Leo Sowerby (1895-1968), often called the "Dean of American church music," was born in Grand Rapids, Michigan, where he began to compose at the age of ten. His interest in the organ began at the age of 15, he was self-taught at the instrument. He studied composition with Arthur Olaf Andersen at the American Conservatory of Music, Chicago. He spent time in France during World War 1 in the role of bandmaster. In 1921 he was awarded the Rome Prize, the first composer to receive this. He joined the American Conservatory of Music as faculty in 1924. In addition he received the 1946 Pulitzer Prize for Music for his cantata, the "Canticle of the Sun," written in 1944. In 1927 he became organist-choirmaster at St James’s Episcopal Church, Chicago. Previously, Sowerby was associate organist at Fourth Presbyterian Church of Chicago (1919).In 1962, after his retirement from St James’s, he was called to Washington National Cathedral to become the founding director of the College of Church Musicians, a position he held until his death in 1968. His substantial output includes over 500 works in every genre but opera and ballet. His later works, done at St James's, Chicago, and Washington Cathedral, are primarily church music for choir and organ.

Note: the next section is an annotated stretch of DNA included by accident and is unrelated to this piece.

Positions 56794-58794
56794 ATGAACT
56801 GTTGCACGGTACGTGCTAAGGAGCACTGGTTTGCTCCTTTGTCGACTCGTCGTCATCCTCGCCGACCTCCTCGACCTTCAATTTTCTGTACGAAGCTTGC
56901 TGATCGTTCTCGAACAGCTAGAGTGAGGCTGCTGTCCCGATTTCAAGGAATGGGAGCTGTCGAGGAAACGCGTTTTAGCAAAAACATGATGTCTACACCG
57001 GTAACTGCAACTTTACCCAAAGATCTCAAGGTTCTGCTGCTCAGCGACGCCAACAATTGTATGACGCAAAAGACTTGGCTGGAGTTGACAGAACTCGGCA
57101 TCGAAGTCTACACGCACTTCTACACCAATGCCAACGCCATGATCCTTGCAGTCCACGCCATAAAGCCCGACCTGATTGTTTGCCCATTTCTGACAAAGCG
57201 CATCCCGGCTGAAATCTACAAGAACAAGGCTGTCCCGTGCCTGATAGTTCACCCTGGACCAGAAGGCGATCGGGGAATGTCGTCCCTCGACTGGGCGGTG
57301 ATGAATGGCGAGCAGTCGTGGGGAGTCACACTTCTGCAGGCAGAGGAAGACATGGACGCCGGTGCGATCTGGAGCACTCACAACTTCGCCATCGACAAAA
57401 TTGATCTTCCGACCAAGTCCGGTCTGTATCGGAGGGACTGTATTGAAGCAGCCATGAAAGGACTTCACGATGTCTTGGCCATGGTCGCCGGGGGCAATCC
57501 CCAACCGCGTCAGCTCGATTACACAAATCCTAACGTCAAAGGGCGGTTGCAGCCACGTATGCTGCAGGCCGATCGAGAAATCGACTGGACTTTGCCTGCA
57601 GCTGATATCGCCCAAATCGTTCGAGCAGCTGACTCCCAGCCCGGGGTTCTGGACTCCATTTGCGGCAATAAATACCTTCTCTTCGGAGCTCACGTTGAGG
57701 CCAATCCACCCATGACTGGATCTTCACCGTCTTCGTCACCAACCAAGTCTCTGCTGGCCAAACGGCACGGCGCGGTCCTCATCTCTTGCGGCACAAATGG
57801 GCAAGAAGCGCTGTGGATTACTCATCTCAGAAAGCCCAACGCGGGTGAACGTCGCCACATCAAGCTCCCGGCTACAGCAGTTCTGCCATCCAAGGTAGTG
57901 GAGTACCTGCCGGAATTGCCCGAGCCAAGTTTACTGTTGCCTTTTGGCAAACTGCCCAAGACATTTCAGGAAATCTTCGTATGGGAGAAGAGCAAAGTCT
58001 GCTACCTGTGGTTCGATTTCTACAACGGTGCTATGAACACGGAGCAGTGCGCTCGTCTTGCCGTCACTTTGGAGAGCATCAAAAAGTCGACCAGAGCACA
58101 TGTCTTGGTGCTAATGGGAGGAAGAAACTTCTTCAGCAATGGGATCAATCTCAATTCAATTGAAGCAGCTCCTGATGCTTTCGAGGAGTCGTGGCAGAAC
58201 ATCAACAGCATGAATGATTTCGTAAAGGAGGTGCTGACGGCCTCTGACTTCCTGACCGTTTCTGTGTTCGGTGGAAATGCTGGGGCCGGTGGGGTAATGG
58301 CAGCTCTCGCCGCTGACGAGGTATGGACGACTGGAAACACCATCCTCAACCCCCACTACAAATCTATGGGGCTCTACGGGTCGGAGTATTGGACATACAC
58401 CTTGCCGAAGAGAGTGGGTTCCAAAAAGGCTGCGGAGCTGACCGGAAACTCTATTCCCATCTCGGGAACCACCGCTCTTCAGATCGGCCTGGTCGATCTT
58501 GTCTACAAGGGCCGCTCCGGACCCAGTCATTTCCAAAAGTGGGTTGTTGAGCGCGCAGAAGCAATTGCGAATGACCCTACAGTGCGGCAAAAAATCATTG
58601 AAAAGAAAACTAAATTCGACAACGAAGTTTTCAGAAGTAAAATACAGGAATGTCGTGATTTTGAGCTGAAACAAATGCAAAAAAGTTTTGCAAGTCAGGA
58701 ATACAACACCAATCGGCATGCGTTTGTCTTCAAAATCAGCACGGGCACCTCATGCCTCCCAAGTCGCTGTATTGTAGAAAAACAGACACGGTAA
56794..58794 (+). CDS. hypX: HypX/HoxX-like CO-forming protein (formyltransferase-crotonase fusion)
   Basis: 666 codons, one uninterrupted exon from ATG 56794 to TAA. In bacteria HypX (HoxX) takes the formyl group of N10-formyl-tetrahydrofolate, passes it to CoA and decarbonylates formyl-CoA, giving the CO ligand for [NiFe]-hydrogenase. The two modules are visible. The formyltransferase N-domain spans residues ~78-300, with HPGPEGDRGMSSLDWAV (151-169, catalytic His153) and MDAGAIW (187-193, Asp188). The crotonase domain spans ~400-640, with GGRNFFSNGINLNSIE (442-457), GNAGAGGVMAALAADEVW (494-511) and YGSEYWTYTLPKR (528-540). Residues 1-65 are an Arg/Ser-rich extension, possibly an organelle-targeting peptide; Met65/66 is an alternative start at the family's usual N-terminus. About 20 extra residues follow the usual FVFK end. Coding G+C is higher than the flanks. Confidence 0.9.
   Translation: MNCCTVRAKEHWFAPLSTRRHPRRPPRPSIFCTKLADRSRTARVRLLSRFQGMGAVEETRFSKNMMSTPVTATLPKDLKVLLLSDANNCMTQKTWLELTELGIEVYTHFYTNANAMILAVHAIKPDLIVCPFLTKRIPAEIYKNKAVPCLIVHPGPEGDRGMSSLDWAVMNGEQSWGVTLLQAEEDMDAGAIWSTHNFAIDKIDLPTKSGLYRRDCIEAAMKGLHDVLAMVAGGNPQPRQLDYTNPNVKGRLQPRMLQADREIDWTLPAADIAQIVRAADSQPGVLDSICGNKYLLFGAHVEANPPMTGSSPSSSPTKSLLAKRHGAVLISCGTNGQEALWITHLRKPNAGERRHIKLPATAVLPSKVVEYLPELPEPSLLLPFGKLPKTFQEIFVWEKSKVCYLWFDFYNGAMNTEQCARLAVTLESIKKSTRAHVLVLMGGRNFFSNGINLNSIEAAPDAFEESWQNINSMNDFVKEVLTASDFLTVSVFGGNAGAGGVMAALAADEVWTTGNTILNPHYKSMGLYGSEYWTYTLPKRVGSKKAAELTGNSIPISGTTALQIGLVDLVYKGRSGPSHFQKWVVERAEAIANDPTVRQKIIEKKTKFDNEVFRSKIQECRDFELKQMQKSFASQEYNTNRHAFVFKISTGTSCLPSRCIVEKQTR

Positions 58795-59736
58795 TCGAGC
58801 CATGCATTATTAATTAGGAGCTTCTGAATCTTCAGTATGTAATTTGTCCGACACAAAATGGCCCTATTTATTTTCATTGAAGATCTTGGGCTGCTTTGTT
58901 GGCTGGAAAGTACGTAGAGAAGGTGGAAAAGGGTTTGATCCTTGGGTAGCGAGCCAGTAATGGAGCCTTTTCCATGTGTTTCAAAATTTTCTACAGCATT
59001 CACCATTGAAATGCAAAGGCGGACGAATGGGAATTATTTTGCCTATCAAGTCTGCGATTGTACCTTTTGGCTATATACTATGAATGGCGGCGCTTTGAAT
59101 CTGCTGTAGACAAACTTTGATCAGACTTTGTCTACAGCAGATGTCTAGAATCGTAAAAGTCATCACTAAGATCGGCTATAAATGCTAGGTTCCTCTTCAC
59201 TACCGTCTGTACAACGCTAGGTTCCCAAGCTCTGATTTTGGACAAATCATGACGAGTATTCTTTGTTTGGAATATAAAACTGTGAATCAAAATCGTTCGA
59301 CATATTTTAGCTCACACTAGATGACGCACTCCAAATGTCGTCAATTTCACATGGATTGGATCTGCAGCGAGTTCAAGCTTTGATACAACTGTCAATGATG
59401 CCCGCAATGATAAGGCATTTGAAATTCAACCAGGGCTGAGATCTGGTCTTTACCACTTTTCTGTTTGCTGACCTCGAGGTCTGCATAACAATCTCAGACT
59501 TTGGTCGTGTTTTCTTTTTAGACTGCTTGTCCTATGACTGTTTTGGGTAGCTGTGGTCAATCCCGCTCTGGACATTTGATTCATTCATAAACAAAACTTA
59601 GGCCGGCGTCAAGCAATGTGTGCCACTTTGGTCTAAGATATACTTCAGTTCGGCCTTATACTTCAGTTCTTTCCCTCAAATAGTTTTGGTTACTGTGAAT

Published by H.W. Gray in 1942 by, "Meditation on 'Luise'" is the 2nd in a set of six. It is a continuously-flowing work, which is sort of "mystical" in nature. This would be appropriate, as these pieces are intended to be played during the distribution of Holy Communion.
Sowerby would have been using the "1940 Hymnal," which was the official hymnal of the American Episcopal Church, so, he uses the name of "Luise" for this well-known tune which was composed by Johann Crüger (1598-1662).
Today the tune is identified by the original German name of the tune, "Jesus, meine Zuversicht."
The score (piece and hymn) are attached below, as well as several photos of Leo Sowerby, and a copy of a painting of Johann Crüger.